Canadian companies hit a six year low in technology investments: Report

A recent NOVIPRO Group and Léger report found that Canadian technology investments have hit a six-year low.

The seventh IT Trends report identifies trends and challenges facing small, medium and large Canadian businesses. This survey highlights the profound influence of socio-economic pressures on organizations, including inflation, which influenced 69 per cent of companies to rethink their technology investment decisions.

Just over 75 per cent of survey respondents plan to make technology investments, an 18 per cent decrease compared to 2019. 

“I’m very concerned to see so many organizations once again postponing their technology investments, significantly slowing desired outcomes on their digital journey,” said David Chamandy, chief executive officer (CEO), NOVIPRO Group. “The study reveals that only 38 per cent of companies acknowledge the transformative potential of advanced data analysis and artificial intelligence within the next two years. It appears that they may be underestimating the rapid evolution of this technology and the significant impact it can have on their overall business growth. We firmly believe that those who are swift to invest in these cutting-edge technologies will be the ones best positioned to overcome the challenges posed by inflation and labour shortages.”

Over half of the respondents achieved positive data analytics and AI implementation results. Still, less than 15 per cent will actually invest in these sectors in the next two years — an almost 50 per cent decrease since 2019.

Despite the work-from-home boost in the past few years, security solution upgrades are also declining. Survey answers showed a 15 per cent decrease in employee cybersecurity training between 2019 and 2023.

“Given the speed at which cyber threats are evolving, it is imperative that organizations comply with provincial and federal laws to better protect their customers,” said Alain Cormier, executive director, business development, NOVIPRO Inc. “When you consider that one in four companies fell victim to a cyberattack, and that 57 per cent of them paid the ransom, resulting in costs of over $500,000 in 25 per cent of cases, cybersecurity negligence is much more than a matter of reputation.”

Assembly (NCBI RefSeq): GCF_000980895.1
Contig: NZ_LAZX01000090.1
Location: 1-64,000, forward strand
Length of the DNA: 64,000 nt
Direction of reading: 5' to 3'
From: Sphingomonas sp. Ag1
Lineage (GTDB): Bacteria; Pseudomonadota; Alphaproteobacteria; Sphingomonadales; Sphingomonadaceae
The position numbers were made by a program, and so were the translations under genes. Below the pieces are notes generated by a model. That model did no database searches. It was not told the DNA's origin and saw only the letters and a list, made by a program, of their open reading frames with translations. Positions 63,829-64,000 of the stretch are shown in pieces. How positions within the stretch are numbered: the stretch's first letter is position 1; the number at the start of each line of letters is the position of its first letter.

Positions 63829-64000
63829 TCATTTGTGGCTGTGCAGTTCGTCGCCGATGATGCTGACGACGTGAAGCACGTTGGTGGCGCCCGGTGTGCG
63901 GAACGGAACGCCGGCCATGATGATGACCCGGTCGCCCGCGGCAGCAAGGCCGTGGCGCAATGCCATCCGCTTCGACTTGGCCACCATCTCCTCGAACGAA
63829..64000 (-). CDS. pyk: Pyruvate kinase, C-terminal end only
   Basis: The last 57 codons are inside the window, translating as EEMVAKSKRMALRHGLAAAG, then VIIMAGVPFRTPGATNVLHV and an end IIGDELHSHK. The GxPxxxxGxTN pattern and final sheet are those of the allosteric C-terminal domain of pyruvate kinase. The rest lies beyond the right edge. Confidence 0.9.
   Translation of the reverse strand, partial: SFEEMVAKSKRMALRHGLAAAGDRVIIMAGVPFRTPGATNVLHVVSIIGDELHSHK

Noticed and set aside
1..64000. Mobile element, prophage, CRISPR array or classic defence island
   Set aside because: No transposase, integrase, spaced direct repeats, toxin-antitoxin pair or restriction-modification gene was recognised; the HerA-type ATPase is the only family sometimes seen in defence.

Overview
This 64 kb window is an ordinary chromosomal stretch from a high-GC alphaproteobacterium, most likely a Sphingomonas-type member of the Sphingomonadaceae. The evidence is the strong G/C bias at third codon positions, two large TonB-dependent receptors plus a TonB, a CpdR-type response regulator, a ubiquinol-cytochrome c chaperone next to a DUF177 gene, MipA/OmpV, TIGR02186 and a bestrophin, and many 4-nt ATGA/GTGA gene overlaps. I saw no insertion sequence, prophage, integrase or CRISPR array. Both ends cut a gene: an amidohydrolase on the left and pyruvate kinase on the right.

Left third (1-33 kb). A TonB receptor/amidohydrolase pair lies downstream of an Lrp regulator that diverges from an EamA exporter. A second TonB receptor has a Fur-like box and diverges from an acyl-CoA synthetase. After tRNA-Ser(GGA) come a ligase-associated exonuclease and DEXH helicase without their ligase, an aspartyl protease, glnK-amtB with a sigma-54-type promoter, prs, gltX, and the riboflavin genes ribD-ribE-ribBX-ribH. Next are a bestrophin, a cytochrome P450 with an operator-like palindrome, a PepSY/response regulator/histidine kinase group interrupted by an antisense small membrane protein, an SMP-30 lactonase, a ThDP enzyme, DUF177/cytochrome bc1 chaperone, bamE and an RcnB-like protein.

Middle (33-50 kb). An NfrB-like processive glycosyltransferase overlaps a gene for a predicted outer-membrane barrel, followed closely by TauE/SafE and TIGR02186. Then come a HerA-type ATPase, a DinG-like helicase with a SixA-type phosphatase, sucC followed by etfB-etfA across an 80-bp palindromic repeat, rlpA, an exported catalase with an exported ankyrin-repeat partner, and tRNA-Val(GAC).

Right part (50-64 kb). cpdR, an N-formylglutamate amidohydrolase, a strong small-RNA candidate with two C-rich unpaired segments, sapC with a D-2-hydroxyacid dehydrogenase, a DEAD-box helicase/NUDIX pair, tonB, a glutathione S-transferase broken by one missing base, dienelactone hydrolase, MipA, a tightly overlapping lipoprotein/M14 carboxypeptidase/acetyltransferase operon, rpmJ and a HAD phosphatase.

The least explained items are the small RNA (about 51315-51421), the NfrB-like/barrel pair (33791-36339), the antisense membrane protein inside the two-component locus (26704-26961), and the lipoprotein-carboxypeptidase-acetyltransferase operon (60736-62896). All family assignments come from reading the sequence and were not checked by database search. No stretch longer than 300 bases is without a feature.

In the IT sector, employers have felt the heat of labour shortages. Some of HR’s biggest challenges include attracting and retaining key resources, and experiencing a loss when employees switch jobs or careers. Nearly half of the respondents (45 per cent) have felt this labour shortage impact company projects.

Another discovery was that just under 60 per cent of companies require employees to use a secure VPN when working remotely. Just over 30 per cent require them to obtain authorization to download applications or software to their work tools.

“The majority of cybersecurity solutions such as VPNs, user authorizations and training are easy to implement, and do not require a significant cost on the part of employers,” said Roger Ouellet, director, security practice, NOVIPRO Inc. “It’s disconcerting to see how these measures are not used more widely, as they can make a tremendous difference in terms of data security.”

Respondents cited the following factors in their decisions to invest less in technology:

  • Inflation (69 per cent)
  • Remote work (68 per cent)
  • Labour shortages (66 per cent)
  • Threat of recession (66 per cent)
  • Environmental disasters (42 per cent)
  • International tensions (41 per cent)

Ontario companies have been hit the hardest by inflation, with Québec companies suffering the least impact. Yet Québec has had a more challenging time recruiting for IT positions, while Ontario has had the most success.

Ontario sits at a 63 per cent increase in successful AI and advanced data implementation, compared to 54 per cent for the rest of Canada.

To access the full report, please visit this link (Registration required).

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Jim Love, Chief Content Officer, IT World Canada

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Breanna Schnurr
Breanna Schnurr
Breanna Schnurr is a recent journalism graduate of Toronto Metropolitan University. She loves writing about all things data, travel, tech, lifestyle and subculture. You can reach out to Breanna via [email protected].

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